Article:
Haskell Solution to PERMUT2

The permut2 problem requires something along the lines of indexing an array and for Haskell, indexing long arrays can be a hard task because it has single-linked lists. However, I’m pretty new to Haskell since I’ve only known it for two weeks, so maybe I’m just not thinking in Haskell. Does anyone have a Haskell solution to this problem that passed, or is this just something not for functional programming languages?

Here’s what I tried, but it was too slow:

import System.IO
import Control.Monad

checkPos :: [Int] -> (Bool, Int) -> Int -> (Bool, Int)
checkPos reals (isOK, num) ind = (if isOK then (reals !! (ind-1)) == num+1 else False, if isOK then num+1 else num)

main = do
    num <- getLine
    let real = read num
    if (real /= 0) then do
        nums <- getLine
        let reals = map read $ words nums
        if (fst $ foldl (checkPos reals) (True, 0) reals) then putStrLn "ambiguous" else putStrLn "not ambiguous"
    else putStr ""

It’s been a while since you posted, but there have been several Haskell solutions posted since then. Here’s mine:

{-# LANGUAGE BangPatterns, OverloadedStrings #-}
{-# OPTIONS_GHC -O3 #-}

import Data.Array.Unboxed (UArray, (!), assocs, listArray)
import qualified Data.ByteString.Lazy.Char8 as B8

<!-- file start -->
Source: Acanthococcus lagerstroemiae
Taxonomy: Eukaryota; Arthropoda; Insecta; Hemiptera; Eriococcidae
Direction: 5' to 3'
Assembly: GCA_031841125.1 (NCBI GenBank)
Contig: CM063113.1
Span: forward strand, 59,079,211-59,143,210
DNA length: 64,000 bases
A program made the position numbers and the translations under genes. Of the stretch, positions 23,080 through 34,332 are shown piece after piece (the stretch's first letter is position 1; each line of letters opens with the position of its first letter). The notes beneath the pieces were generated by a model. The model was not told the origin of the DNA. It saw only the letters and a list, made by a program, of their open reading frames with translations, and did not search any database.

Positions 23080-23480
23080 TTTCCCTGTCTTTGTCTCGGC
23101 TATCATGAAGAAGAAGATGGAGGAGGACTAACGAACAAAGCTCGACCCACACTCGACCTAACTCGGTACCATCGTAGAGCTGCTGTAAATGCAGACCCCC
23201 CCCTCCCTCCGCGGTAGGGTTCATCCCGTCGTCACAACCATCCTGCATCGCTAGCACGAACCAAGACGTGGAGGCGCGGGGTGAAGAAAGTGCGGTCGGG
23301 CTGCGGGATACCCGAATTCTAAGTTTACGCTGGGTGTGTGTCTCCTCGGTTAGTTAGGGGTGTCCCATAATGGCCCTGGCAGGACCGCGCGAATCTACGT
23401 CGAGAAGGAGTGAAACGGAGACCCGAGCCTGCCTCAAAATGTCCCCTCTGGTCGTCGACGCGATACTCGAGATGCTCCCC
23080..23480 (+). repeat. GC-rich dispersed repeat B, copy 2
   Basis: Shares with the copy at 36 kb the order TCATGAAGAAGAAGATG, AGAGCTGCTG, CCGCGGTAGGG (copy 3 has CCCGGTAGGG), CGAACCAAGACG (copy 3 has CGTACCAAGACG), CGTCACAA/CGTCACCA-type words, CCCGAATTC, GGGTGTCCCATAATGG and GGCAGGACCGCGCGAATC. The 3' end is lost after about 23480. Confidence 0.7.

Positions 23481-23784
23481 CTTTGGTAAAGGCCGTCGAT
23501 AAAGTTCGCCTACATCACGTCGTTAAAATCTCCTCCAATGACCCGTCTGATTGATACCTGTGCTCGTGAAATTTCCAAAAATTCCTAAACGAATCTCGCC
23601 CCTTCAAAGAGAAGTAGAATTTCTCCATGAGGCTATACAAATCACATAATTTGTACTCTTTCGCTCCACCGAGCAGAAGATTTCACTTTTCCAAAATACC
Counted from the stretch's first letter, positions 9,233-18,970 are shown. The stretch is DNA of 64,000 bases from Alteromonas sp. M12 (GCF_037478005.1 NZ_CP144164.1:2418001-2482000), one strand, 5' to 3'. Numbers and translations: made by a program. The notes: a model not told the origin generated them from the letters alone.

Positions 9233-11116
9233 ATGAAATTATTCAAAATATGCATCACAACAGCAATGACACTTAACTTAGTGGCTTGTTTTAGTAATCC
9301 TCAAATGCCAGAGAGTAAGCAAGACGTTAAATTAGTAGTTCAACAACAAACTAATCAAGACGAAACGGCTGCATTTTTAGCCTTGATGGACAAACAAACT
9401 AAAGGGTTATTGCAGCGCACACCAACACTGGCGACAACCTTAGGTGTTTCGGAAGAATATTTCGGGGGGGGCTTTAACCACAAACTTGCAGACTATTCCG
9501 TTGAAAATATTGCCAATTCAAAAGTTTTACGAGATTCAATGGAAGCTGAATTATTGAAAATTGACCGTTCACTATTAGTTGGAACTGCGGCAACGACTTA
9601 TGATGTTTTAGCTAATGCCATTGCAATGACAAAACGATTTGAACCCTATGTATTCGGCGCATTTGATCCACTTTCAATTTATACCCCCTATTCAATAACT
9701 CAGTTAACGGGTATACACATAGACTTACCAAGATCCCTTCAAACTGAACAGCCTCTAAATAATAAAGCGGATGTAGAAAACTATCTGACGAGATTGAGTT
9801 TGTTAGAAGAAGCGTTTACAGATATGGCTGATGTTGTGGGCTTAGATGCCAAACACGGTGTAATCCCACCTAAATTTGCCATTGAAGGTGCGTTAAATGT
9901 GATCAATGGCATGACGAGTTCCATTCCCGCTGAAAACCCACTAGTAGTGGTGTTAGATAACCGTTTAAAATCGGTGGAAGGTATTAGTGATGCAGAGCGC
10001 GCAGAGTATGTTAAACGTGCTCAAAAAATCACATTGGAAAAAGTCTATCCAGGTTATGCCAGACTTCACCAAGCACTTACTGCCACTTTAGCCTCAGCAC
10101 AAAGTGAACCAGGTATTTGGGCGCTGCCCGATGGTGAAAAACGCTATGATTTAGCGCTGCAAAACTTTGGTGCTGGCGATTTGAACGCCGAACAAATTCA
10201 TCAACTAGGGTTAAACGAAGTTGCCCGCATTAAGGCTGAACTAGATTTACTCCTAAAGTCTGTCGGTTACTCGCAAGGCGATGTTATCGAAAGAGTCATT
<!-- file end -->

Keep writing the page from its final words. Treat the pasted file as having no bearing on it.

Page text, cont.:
import Data.ByteString.Builder (Builder, byteString, toLazyByteString)
import Data.ByteString.Builder.Extra (byteStringCopy, flush)
import Data.Maybe (fromJust)
import Data.Monoid ((<>), mempty)

main :: IO()
main = B8.interact ( toLazyByteString . parse . tokenize )

tokenize :: B8.ByteString -> [[Int]]
tokenize = map ( map (fst . fromJust . B8.readInt) .
                 B8.words ) .

parse :: [[Int]] -> Builder
parse [[0]] = mempty
parse ([n]:as:xs) = let a :: UArray Int Int
                        a = listArray (1,n) as
                        b = if all (\(i,j) -> a!j == i) (assocs a)
                            then byteString "ambiguous\n" <> flush
                            else byteString "not ambiguous\n" <> flush
                    in b <> parse xs
parse (x:_) = error $ "Invalid input: " ++ show x ++ "."
parse [] = error $ "Unexpected end of input."

(The way the program turned out, I admit, tokenize and parse ended up with misleading names.)

If you removed the fast I/O and just generate a [String], it’s basically equivalent to mapping the computation of b within parse to each imput line.

An important general tip with Haskell is that you can use data structures other than linked lists, and it’s usually a good idea. Most recent functional languages use trees, not lists, as their default structure.